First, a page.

Volume XIII:2 July - December 2023
Swami Abhishiktananda and the Psalms 
After four or five years of a dissolute bohemian life, in short order I found myself attending university, coming back to the Catholic communion I had been raised in, discerning callings to the priesthood and monastic life, planning on graduate studies, and, finally, getting married. During those preceding bohemian years, one pursuit of mine was the study of the Vedas and Upanishads, advaita, and Sivananda Yoga Vedanta. While I never repudiated the Catholic faith, I couldn’t deny that Vedanta was very compelling. The vast gulf between the two views of reality (on the surface anyway) was increasingly painful as I came back to being a practicing Catholic.
In the midst of all this, I had learned of the Benedictines and of a small monastic community in Sand Springs, Oklahoma founded by Benedictine Sister of Perpetual Adoration, Sr. Pascaline Coff (+2021). After I reached out, Sr. Pascaline sent me a small booklet of the bhajans sung at Saccidananda Ashram (Shantivanam) in Tamil Nadu, India where she had been in residence for a year with Fr. Bede Griffiths and which of course had been founded by this issue’s commemorated figure, Swami Abhishiktananda. I made a retreat at Osage + Monastery, Forest of Peace, not long after. When the evening I arrived, the recollection in the Forest (as Osage was commonly known), the sisters’ silence, the communal liturgy, and the blessed peace Sr. Pascaline exuded already led me to believe the Benedictine path held something important for me.
On the way out of the community building to my cabin that first evening, a yellow book cover with a mandala and the name “Abhishiktananda” typed across it caught my eye. I put money for the book in the small box that acted as cashier, walked back to my cabin, and was floored by what I read. Here was an author who could speak in Trinitarian language, could speak to the foundational role of Christ and the Spirit leading us back to the Father in the spiritual life, but who also took the insights of the Upanishads and Vedas seriously. An author who was not only not afraid to consider the teachings of Hinduism but who seemed to be just as at home in that religious world as the Catholic one. The fact that he held both in suspension and focused on the one thing necessary, awakening to what is Real, pointed to a resolution of the tensions I had been laboring over for several years. The fact that this author, Swami Abhishiktananda, was also Dom Henri Le Saux, OSB, added to the invitation to embrace the Benedictine charism in which I was suddenly immersed.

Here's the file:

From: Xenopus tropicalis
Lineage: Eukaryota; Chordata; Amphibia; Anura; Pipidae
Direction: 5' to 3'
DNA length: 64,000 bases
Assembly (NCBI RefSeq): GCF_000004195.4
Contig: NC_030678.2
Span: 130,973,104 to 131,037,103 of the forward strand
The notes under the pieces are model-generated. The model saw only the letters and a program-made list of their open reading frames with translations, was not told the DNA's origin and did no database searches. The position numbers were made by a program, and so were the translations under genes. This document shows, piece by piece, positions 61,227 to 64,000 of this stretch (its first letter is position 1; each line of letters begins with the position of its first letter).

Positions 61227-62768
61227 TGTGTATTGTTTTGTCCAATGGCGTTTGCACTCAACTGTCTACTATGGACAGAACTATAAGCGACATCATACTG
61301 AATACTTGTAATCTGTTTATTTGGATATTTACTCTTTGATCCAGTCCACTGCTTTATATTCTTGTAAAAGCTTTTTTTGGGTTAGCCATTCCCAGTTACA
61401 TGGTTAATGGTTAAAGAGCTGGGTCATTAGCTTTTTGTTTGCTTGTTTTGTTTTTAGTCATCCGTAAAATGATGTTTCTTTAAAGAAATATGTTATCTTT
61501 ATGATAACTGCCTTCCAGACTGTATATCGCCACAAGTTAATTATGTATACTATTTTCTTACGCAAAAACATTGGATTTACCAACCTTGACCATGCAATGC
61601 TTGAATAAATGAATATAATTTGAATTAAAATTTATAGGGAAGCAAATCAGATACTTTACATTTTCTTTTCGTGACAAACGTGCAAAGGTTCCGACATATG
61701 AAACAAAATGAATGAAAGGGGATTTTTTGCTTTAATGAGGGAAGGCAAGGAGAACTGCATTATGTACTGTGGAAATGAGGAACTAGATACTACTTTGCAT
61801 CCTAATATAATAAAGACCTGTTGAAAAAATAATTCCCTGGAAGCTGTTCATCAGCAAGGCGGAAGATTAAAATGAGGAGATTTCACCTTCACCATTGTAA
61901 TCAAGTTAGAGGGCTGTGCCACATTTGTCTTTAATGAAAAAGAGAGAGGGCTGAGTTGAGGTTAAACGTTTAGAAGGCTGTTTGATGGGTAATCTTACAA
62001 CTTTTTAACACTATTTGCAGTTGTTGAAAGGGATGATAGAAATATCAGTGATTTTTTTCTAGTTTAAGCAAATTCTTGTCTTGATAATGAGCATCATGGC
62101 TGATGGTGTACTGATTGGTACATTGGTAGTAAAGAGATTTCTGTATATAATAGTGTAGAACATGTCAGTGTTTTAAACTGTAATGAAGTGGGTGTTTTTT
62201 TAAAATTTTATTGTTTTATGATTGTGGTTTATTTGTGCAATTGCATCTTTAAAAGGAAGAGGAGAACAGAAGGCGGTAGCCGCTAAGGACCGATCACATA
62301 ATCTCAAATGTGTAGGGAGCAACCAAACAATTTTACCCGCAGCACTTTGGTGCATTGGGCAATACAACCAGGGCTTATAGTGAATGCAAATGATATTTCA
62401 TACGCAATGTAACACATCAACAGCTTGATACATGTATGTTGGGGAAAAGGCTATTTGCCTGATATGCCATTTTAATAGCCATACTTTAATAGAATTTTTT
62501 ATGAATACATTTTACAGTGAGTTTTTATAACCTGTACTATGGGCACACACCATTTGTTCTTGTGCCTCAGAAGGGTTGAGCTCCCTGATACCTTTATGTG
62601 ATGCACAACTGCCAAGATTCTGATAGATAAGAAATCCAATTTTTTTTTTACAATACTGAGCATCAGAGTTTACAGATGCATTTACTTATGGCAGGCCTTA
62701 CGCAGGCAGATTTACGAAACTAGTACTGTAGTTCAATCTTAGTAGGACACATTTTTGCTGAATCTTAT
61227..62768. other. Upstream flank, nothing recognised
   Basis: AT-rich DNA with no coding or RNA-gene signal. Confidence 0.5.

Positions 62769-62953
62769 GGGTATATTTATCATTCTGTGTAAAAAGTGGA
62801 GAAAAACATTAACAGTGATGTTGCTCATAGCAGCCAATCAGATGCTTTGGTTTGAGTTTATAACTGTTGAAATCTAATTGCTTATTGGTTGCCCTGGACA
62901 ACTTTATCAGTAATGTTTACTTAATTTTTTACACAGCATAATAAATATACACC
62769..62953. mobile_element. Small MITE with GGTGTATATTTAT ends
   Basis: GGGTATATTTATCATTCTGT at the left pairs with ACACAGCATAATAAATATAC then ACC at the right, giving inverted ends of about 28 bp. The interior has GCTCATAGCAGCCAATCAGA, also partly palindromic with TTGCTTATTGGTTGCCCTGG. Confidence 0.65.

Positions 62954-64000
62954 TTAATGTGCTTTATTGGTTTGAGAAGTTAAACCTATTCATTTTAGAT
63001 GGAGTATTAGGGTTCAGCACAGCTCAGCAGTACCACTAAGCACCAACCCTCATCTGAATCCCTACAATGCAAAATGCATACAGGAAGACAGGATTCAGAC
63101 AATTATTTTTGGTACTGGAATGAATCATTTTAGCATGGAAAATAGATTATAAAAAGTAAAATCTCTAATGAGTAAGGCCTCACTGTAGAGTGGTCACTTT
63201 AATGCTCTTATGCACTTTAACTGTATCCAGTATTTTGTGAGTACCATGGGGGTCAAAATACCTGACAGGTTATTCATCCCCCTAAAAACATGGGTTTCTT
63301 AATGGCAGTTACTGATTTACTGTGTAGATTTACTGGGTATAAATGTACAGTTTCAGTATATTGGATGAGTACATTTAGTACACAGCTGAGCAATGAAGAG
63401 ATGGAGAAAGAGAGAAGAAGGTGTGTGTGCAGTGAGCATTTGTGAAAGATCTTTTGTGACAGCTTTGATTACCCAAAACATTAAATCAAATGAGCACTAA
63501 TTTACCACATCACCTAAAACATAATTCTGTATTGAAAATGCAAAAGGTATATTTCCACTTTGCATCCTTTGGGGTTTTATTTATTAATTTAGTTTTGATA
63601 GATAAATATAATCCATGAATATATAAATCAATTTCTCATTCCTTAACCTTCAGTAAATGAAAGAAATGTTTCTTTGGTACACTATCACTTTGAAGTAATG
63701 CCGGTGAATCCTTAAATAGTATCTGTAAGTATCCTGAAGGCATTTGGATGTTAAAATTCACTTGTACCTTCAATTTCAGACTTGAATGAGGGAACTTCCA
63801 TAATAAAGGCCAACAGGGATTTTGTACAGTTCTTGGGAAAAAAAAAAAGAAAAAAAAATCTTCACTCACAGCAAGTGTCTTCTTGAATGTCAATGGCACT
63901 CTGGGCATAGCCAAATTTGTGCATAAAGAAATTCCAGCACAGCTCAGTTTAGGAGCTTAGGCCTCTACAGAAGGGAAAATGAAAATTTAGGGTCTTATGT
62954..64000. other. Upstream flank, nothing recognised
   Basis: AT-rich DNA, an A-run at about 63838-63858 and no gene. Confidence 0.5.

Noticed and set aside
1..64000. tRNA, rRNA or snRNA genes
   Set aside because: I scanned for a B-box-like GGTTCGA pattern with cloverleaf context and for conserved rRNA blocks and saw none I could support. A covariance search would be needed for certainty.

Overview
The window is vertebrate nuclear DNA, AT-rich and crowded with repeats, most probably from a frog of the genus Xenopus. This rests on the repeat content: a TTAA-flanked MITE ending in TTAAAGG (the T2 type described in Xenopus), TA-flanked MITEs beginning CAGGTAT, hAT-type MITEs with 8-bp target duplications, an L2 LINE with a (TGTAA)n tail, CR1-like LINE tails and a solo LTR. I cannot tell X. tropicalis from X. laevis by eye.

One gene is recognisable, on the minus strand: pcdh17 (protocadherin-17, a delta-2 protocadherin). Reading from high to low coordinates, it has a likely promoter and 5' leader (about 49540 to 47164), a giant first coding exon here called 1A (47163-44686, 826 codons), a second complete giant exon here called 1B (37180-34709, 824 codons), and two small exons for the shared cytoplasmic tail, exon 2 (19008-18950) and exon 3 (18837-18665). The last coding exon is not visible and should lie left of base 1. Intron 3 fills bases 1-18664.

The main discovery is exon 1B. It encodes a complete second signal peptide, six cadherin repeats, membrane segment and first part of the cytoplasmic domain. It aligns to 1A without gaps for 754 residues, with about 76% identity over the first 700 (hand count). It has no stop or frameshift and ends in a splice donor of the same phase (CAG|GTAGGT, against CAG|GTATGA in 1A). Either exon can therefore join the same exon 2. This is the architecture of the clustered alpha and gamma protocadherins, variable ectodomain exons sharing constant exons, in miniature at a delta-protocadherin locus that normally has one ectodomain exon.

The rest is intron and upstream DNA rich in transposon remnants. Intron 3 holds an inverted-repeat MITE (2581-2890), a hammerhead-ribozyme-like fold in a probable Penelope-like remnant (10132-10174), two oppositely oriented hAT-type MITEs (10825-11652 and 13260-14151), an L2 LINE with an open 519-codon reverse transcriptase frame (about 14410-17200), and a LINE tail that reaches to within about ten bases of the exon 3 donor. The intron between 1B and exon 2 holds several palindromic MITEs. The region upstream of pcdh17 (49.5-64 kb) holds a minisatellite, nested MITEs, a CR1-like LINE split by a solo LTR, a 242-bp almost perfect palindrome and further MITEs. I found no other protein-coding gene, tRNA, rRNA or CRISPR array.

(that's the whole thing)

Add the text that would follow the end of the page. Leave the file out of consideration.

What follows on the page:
I had been primed for this meeting by my prior years’ study at university. Enthralled by medieval literature, I had begun studying medieval monasticism as an essential context for the study of that literature. In doing so, I encountered St. Athanasius’s Letter to Marcellinus, in which St. Athanasius praises the psalms as a kind of summary of the Scriptures and a mirror in all the circumstances of life for the one who prays. I read of St. Augustine’s love of the psalms, how they had aided him in his conversion and how he understood them to reveal the totus Christus. I began learning about the Rule of St. Benedict (RB) and the culture of the Benedictine reforms in the tenth and eleventh centuries. While I was studying these things in my coursework, I was simultaneously discerning the priesthood and religious life, and had gone to meet with Franciscan and Carmelite Third Order communities, but they just hadn’t “clicked.” On the other hand, studying medieval monasticism and its late antique sources did. My intellectual pursuits began more and more to color my spiritual ones.
By the time I first found Swami Abhishiktananda’s books at Osage, back in those halcyon days before one found things primarily by searching around on the internet, I had grown fond of not only the idea of monasticism but also its practices and outlook, and began adopting them—as I was able to in the world. Foundational to those practices and outlook were the psalms. I had begun saying the Roman Rite Divine Office daily and loved its rhythms—both spiritual and natural. I understood Benedict’s Rule much better after beginning to recite the Divine Office (even though I was using the post-conciliar secular Office). And so, my search for a spiritual home with a religious order oriented toward the Benedictines, even as my vocational discernment turned toward marriage.